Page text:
Thomson Environmental Consultants has launched an innovative new service to assist businesses with environmental disclosures under the EU Taxonomy.
Ahead of upcoming changes in EU legislation, Thomson EC is working to support businesses required to make climate and environmental disclosures to meet their legal reporting requirements.
We have developed a highly focused, map-based methodology to assess sites and activities across the globe and evaluate their impact on ecologically sensitive areas. Our team of expert ecological consultants can also help businesses develop plans to actively improve biodiversity on and around sites and in relation to specific activities.
The Corporate Sustainability Reporting Directive (CSRD) will come into force in 2024 and impact around 50,000 businesses. Over time, more businesses will be required to report under the regulation, with SMEs required to make disclosures from 2026.
Although the regulations apply to businesses in the EU, they also impact non-EU businesses with EU subsidiaries that meet turnover thresholds. From 2028, businesses outside the EU with an EU-generated turnover of more than £150 million will also be required to report.
Part of CSRD requirements will be compliance with the EU Taxonomy. This is a system to demonstrate that economic activities are environmentally sustainable, meaning that the economic activity will significantly contribute to at least one of the EU climate and environmental objectives. In addition, the activity must demonstrate ‘no significant harm’ to the remaining objective areas.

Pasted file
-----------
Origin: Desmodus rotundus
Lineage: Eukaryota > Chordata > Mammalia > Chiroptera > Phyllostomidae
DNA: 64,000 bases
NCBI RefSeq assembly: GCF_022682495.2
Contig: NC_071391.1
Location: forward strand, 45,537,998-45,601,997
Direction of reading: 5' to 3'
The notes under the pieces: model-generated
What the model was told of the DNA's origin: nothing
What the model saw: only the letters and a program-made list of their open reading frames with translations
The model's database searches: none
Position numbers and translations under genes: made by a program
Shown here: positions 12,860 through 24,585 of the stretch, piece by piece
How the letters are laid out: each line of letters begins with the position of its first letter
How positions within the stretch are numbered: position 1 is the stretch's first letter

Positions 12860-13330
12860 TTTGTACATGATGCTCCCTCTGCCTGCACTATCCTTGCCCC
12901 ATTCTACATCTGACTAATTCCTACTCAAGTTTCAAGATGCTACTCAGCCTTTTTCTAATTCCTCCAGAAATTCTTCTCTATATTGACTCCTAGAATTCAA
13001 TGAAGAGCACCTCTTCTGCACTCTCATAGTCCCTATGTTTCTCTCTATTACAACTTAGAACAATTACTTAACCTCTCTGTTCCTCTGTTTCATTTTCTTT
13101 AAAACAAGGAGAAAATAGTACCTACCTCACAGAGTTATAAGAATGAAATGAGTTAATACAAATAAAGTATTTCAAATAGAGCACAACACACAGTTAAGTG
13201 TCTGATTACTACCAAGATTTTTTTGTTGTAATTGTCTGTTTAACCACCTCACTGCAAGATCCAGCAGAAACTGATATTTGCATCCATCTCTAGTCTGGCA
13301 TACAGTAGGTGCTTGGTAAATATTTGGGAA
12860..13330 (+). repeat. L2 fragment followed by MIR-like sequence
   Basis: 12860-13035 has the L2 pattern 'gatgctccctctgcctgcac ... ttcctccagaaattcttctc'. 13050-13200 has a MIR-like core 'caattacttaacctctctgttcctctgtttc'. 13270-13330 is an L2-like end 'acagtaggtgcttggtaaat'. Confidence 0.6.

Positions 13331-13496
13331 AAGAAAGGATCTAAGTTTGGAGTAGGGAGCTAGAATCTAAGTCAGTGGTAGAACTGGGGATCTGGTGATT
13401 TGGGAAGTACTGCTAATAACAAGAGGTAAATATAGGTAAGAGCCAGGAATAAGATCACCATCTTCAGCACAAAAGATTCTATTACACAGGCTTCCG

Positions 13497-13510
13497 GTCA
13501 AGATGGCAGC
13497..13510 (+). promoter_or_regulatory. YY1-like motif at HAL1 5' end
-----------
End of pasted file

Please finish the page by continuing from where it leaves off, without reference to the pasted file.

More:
The six climate and environmental objectives are:
- Climate change mitigation
- Climate change adaptation
- Sustainable use and protection of water and marine resources
- Transition to a circular economy
- Pollution prevention and control
- Protection and restoration of biodiversity and ecosystems
Companies that are required to report under the CSRD must show how their activities are covered by the EU Taxonomy and how they comply with its requirements. Other businesses may decide to report against the EU Taxonomy voluntarily. Reporting requirements will require detailed analysis of complex environmental data in order to robustly demonstrate a ‘significant contribution’ or ‘no significant harm’ to biodiversity and ecosystems.
Thomson EC has already begun working with one of the world’s largest manufacturers of insulation materials, Rockwool Group, with the EU Taxonomy.
Rockwool’s Group Sustainability Partner said: “Working with Thomson Environmental Consultants helped us understand what the taxonomy directive meant for us as they produced a very detailed but easy-to-understand report, maps and recommendations.”
Thomson EC’s Director of Digital Innovation, Steve Wagstaff, said: “It was a great opportunity for us to work with global manufacturer, Rockwool Group, from the beginning of the EU Taxonomy road. I think our partnership approach, as well as our technology, has resulted in something that will genuinely make a difference for their business going forward.“